A little slip on the ice doesn't sound like much...
But it could cost you big time.
We're talking nearly $37,000 in out-of-pocket medical costs on average, months of pain and physical therapy – potentially lasting longer than a year – and a huge disruption to the comfort of your day-to-day routine.
And that's if you're lucky enough to survive...
When temperatures drop and the ground becomes icy, people tend to slip and fall. And for older folks, falls are more likely to happen for a number of reasons, including issues with balance, reduced strength, or less range or ease of motion.
What's more, the consequences of a fall tend to be much more severe for older folks because as we age, our bones become less dense, meaning they can break more easily.
According to the Centers for Disease Control and Prevention's ("CDC") Morbidity and Mortality Weekly Report, 1 in 4 people in the U.S. – age 65 and older – experience a fall each year, making it the leading cause of accidental injury and death.
One study from Brazil looked at 250 seniors that had been hospitalized for a fall. The researchers found that a whopping 25% of the folks that sustained a severe fracture died within a year... And of the people who tragically died, two-thirds did so within the first three months after their fall.
And when it comes to the differences between men and women, the CDC's report found that women experienced more nonfatal falls than men did last year. However, men had higher rates of fall-related deaths, and they were more likely to fall in the ice or snow while using things like ladders.
We don't want you walking into a death trap... especially one that's preventable. So follow my three tips to avoid falling this winter.
Doc's Tips for Preventing a Fall
1. Focus on your feet.
Your shoes need a good tread on the bottom. Check your shoes and you may find that many of them have no tread at all. When inside your home, avoid walking around the house in socks or slippers with smooth soles.
Your shoes must also fit well. Shoes that are too big or too small will throw off your balance. To make sure you're wearing the best ones for your feet, have your feet measured at the shoe store or at home. Pay attention to both the length and width of your feet.
Keep in mind that most people have two different-sized feet. So, if you need two different sizes, buy two different pairs. Spending a little extra money to ensure you have the appropriate shoes is worthwhile, compared to the alternative risk of falling.
And many folks experience nerve damage in their feet as they get older, which causes pain, weakness, and numbness. This condition is known as "neuropathy," and according to a 2021 study from Johns Hopkins University, it affects around 10% of folks age 40 to 69 and as many as 40% of folks age 70 and older.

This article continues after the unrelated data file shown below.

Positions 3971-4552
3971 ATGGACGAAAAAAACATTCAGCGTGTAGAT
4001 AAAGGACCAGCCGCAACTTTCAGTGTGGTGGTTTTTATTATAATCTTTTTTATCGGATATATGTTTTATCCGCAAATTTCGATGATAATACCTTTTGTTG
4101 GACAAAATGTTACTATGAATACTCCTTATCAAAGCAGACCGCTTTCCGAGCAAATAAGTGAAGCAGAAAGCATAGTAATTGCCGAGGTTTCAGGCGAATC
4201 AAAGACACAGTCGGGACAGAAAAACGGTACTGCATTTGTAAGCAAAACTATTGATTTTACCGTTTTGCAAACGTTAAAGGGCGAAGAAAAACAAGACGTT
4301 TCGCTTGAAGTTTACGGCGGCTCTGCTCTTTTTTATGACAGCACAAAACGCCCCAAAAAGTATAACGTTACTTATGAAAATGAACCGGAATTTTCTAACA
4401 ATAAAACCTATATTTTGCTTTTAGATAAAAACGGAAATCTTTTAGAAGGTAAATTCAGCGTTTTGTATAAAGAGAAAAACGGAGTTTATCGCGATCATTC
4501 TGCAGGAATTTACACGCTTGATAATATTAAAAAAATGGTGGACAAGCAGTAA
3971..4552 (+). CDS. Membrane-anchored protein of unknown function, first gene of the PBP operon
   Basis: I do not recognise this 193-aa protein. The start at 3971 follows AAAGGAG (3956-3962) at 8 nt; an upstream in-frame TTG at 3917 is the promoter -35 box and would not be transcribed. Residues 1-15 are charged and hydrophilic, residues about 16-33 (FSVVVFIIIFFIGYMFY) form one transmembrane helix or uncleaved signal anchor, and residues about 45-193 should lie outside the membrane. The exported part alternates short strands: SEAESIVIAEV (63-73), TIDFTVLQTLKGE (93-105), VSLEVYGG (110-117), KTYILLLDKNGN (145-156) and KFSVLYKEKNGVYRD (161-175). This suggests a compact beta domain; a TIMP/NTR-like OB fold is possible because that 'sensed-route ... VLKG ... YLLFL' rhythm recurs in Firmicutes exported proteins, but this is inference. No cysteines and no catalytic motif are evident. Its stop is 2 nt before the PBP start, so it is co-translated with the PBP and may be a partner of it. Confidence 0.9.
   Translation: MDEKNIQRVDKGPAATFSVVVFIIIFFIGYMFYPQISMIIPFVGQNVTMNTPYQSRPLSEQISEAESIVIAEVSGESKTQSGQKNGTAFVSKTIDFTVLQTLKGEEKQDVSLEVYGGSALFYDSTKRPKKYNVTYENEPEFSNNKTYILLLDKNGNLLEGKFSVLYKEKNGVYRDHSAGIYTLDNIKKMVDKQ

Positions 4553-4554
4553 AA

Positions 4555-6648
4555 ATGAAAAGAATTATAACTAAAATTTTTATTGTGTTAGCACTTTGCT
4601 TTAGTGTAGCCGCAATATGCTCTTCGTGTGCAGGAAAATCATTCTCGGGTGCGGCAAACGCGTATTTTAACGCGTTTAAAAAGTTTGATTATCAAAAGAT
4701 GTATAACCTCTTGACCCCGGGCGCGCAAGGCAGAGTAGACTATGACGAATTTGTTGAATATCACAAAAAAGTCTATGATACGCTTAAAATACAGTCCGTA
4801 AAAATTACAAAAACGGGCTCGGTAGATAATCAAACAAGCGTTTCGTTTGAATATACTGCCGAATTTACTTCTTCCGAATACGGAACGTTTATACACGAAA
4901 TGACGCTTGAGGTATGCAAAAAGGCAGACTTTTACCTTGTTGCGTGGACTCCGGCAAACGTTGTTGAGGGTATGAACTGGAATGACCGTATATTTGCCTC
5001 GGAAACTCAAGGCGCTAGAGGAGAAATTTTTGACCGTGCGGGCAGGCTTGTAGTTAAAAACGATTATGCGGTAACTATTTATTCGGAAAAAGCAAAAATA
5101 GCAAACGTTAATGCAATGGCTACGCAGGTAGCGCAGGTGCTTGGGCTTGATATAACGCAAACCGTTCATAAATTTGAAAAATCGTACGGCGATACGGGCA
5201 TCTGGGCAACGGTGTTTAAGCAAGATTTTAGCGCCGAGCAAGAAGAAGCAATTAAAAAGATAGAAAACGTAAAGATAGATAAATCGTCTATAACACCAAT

To help with neuropathy – and even if you don't have it – start massaging your feet every day. Manual massage helps with pain and also stretches and relaxes the muscles of your cramped-up feet.
I'm a huge fan of massages and recommend getting them regularly. Here's an eight-minute YouTube video that will guide you through some foot massage basics.
2. Do a prescription checkup.
If any of your medications are impacting your balance or making you dizzy, talk to your doctor about switching or discontinuing them. Take a list of all your medications and the corresponding doses with you. This way, doctors can evaluate whether any negative drug interactions are occurring, and they can avoid any if they end up changing your prescription.
Similarly, if you notice your vision isn't as clear as it used to be, it may be time to update your existing eyeglasses prescription. Schedule an appointment with your eye doctor if this is the case for you.
3. Don't skip your workout.
Maintaining good muscle tone and flexibility throughout your life is essential to helping keep you safe. (And fortunately, it can be a lot of fun, too.)
Yoga and tai chi are great low-impact ways to improve your strength, flexibility, and balance. For instance, a recent meta-analysis of 24 randomized controlled trials found that seniors who practice tai chi can reduce their risk of falling by nearly 25%.
Both yoga and tai chi are also highly versatile activities, so the movements can be modified to meet a wide range of physical abilities – like chair yoga, for example, where all of the moves can be done in a seated position. (Read more about chair yoga here.)
Lifting weights is another great way to build and maintain your fitness levels at any age. Weight training increases your muscle mass and helps strengthen your bones. You can even get started without trekking to the gym by using items you already have in your house, like bottles of water or cans of food. (Read more about weightlifting here.)
Do what I do and make sure to move your body – in a variety of ways – for at least 20 minutes every day.
Never underestimate the severe consequences of a fall. Instead, follow my advice and keep yourself safe. By caring for your feet, updating your prescriptions, and keeping your body strong, you'll be doing a lot to ensure you survive the ice this winter.
What We're Reading...
- Something different: The family behind the first traditional nutcracker is still making them.
Here's to our health, wealth, and a great retirement,
Dr. David Eifrig and the Health & Wealth Bulletin Research Team
December 12, 2023